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 Bedding 

 Bedding plants are either once-flowering annual plants or, like wallflowers, they are perennials but treated as annuals. Bedding plants can be used in traditional flower beds, or in the more modern way as fillers and in pots and containers. No other group brings such exuberant colour, they have two peak periods – springtime for over-wintered bedding plants and summer for the main display.

Bedding PhotoWhen to plant

Bedding plants can be planted to give summer, winter or spring colour. The main aim of summer bedding is to give a mass of colour in flower beds and in tubs, window boxes and hanging baskets in July, August and September. The plants used for summer bedding are usually half hardy annuals such as Petunia, Nemesia and Busy Lizzie. These plants cannot tolerate low temperatures and can only be planted out after the danger of frost has passed. The third week of May is a suitable time for planting in most parts of the country but this can be a little earlier in mild, coastal areas and a later in colder, inland regions or on higher ground. Hanging baskets and window boxes can be planted up earlier provided they are kept in a frost free place until danger of frost has past.

Winter flowering pansies, primroses and polyanthus are tolerant of cool conditions. These plants are available in garden centres from late August on and are usually planted in September and October. Spring bedding, such as double daisies, daffodils and tulips can be planted in October and November after summer bedding plants have been removed.

Where to plant

Bedding plants are the most effective means of providing quick colour in the garden. Most types need sunshine to develop properly and should be planted in an open sunny situation, preferably sheltered from strong winds. Their main use in the past has been in formal bedding schemes but they can bring life to any part of the garden in just a few months. Most plants are still used in formal schemes in beds devoted solely to summer, winter or spring bedding. They are also widely used in containers, tubs, planters, window boxes and hanging baskets. As gardens become smaller and patios more important, their use in this way will become more popular.

Bedding plants are especially useful in new gardens where recently planted permanent trees and shrubs are still small and where much space remains to be filled. Bedding can also be used to fill up gaps that sometimes occur in beds of hardy annuals, in newly planted herbaceous borders or in mixed plantings of shrubs, perennials and bulbs. Bedding plants with a trailing habit of growth look spectacular when allowed to sprawl down a bank.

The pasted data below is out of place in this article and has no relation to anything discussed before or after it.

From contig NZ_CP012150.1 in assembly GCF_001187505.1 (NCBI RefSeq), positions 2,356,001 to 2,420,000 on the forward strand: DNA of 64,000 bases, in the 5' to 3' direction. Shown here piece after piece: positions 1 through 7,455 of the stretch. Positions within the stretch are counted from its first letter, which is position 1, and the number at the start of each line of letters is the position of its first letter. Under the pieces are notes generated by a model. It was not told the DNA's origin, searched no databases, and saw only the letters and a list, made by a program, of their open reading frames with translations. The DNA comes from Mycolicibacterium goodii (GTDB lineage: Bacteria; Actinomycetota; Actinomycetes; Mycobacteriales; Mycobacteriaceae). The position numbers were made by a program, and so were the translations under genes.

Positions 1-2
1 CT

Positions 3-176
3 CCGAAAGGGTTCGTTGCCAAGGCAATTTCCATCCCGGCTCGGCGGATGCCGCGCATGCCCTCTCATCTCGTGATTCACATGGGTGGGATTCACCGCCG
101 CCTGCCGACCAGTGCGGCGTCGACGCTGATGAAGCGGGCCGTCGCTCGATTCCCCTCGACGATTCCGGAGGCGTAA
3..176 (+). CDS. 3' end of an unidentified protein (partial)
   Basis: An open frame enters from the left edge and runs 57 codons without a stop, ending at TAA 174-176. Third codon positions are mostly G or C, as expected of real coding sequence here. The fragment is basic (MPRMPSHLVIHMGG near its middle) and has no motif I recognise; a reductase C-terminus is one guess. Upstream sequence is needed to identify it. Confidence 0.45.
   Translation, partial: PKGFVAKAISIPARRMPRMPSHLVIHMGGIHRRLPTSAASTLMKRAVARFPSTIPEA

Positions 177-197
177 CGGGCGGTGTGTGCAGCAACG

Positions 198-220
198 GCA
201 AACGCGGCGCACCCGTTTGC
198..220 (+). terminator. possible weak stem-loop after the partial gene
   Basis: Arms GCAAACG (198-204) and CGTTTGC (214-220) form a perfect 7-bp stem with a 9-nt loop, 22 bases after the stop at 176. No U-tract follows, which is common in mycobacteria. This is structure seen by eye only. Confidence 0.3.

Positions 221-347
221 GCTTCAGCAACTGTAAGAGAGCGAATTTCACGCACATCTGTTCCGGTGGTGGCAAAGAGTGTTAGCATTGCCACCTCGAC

What to plant

What to plant will depend on the effect to be created. If a simple scheme is required for summer colour, a single variety of Geranium (Pelargonium) or Petunia can be mass planted. Alternatively a multi-coloured effect can be created by using a number of mixed half hardy annuals. These tend to have the most vibrant colours and are among the most popular for summer bedding. Some of the most widely planted types are Alyssum, Lobelia, Petunia, Phlox, Busy Lizzy or Impatiens, Nemesia and Verbena. In schemes where many strong colours are used, it is advisable to include some grey foliage plants, such as Cineraria (Senecio bicolor) and Helichrysum. These help to tone down powerful colour contrasts and make the scheme more acceptable.

Winter flowering pansies, primroses and polyanthus provide colour during the winter months, while wallflower, double daisies, daffodils and tulips are excellent for spring bedding

How to plant

Bedding plants can be raised by seed but most gardeners find it more convenient to purchase plants ready for planting in their permanent position. Most kinds of summer bedding are raised by sowing seed in good compost in early March. Some types that develop more slowly, such as Busy Lizzies and Geraniums (Pelargonium) need to be sown earlier, in late January or early February. Half-hardy annuals require the warmth of a heated greenhouse or warm room at about 15° C at the seed germination and seedling stage. The seedlings can be pricked out about 5 cm apart into seed boxes when large enough to handle. Whether home raised or purchased, summer bedding plants must be well hardened off before planting in their permanent position This can be done by placing outdoors during the day and bringing in under cover at night.

As bedding plants are grown for one season only, they need to grow quickly and the soil in their permanent planting position must be well fed and moist. Plants should be inserted firmly at about 30 cm apart and watered well after planting.

 
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